- Can bring suitcases and backpacks, but each person’s belongings must fit within 2 20-gallon plastic bins.
Lighthouse Outreach Center Shelter, Waipahu
- Emergency shelter open daily from 5:30 pm to 7:30 am. Guests are provided with an evening meal and lockers for personal items. The shelter also provides social services to help with rental assistance, medical issues, and life skills such as budgeting.
- Phone: (808) 680-0823. If no one answers during the day, leave a message.
- Address: 94-230 Leokane St, Waipahu, HI 96797, http://www.riveroflifemission.org/ministry02_lighthouse.htm
- No pets allowed except for service animals.
- Has bathrooms, but no showers.
- State ID required for admissions
- Caseworker at the shelter conducts a background check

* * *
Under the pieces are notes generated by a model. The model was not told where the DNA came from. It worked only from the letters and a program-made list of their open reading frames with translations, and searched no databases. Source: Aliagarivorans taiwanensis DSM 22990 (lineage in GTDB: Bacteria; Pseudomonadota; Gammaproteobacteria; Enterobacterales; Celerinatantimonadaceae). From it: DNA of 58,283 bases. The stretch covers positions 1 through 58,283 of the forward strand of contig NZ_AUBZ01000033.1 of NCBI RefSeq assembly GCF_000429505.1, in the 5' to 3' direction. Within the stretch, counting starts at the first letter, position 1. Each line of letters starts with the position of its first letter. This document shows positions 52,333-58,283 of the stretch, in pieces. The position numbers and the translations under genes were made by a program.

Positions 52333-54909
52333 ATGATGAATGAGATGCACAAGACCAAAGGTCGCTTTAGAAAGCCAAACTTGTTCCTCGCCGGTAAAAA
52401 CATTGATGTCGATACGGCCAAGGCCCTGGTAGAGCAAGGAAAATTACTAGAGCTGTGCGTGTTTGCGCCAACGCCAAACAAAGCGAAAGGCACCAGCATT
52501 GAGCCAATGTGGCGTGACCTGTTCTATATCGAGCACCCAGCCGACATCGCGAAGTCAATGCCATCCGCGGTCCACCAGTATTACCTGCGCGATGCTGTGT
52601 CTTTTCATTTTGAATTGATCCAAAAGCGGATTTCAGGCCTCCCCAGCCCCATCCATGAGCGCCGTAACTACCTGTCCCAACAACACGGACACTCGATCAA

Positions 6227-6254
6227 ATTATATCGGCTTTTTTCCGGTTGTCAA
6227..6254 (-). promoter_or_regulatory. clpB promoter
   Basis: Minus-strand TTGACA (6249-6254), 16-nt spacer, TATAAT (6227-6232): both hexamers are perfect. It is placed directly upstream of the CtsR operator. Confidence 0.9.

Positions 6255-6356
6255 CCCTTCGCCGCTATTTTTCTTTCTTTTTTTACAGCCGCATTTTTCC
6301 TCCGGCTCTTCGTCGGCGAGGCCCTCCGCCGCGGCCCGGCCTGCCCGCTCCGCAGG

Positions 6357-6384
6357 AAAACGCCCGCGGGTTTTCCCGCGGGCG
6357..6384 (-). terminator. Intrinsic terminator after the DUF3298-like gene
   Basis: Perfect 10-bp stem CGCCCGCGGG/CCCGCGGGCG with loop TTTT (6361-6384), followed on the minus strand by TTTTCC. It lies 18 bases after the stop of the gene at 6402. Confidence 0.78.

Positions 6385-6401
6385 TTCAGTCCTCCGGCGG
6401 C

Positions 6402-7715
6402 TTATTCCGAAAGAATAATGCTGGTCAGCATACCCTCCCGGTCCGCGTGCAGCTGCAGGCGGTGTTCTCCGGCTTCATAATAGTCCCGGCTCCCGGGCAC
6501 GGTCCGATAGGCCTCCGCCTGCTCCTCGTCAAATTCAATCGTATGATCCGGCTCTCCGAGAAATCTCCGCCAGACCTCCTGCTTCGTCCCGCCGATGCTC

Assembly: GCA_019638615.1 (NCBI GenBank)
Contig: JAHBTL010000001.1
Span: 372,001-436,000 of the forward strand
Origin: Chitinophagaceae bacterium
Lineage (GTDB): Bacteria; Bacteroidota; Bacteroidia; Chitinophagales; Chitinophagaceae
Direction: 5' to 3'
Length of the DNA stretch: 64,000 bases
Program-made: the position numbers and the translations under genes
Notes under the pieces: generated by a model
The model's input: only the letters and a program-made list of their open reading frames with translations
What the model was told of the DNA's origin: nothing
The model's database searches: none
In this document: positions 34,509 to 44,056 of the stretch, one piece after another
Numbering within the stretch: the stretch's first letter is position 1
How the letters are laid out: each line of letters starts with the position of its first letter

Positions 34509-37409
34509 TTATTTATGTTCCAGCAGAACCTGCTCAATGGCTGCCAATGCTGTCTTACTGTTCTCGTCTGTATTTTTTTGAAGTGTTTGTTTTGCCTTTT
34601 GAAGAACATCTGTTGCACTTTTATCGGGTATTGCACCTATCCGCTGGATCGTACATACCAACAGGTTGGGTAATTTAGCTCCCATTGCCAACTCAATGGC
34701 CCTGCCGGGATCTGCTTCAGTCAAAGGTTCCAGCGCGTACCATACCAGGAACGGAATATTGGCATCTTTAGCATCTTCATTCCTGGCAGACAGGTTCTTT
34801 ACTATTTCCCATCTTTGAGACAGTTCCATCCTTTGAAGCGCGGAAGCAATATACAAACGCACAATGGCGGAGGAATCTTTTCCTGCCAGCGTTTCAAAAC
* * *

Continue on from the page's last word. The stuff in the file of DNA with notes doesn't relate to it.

- Current TB test is required, at residents’ cost
- For more comprehensive list of shelters, visit the U.S. Department of Housing and Urban Development’s list of homeless shelters in Hawai‘i (organized by county), available here: http://tinyurl.com/hbswkr6.
Pohulani Processing Center, Hawai‘i Department of Human Services, O‘ahu Branch
- 677 Queen Street , Honolulu HI 96817
- Phone: (808) 587-5283
Section 8 Housing Office
- 842 Bethel St., 1st Floor, Honolulu HI 96813
- Phone: (808) 768-7096
Note that some shelters can accommodate families, but some can only accommodate individuals. Contact each shelter to find out what it has available. All shelters should be able to make accommodations for individuals who are pregnant and/or nursing; lesbian, gay, bisexual, and/or transgender (“LGBT”); and/or have disabilities. If you believe you have been discriminated against, please contact our office. (back to top)
I THINK MY RIGHTS HAVE BEEN VIOLATED. WHAT DO I DO?
If you were injured in a sweep or law enforcement encounter, seek medical attention and take photos.
Contact a private attorney: http://tinyurl.com/ho2ajrq